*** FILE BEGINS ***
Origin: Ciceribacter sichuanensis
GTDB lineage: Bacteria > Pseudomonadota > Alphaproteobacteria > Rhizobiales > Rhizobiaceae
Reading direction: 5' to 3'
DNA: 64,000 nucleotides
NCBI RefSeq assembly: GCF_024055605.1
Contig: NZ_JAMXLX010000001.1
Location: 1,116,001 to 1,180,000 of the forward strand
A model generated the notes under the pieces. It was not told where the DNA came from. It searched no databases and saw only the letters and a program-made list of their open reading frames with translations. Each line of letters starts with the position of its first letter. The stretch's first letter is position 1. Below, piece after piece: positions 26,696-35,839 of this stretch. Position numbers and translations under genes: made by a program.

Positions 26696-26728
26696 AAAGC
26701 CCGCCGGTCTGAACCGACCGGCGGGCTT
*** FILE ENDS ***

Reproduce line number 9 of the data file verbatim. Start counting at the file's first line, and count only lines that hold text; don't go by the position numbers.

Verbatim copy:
Positions 26696-26728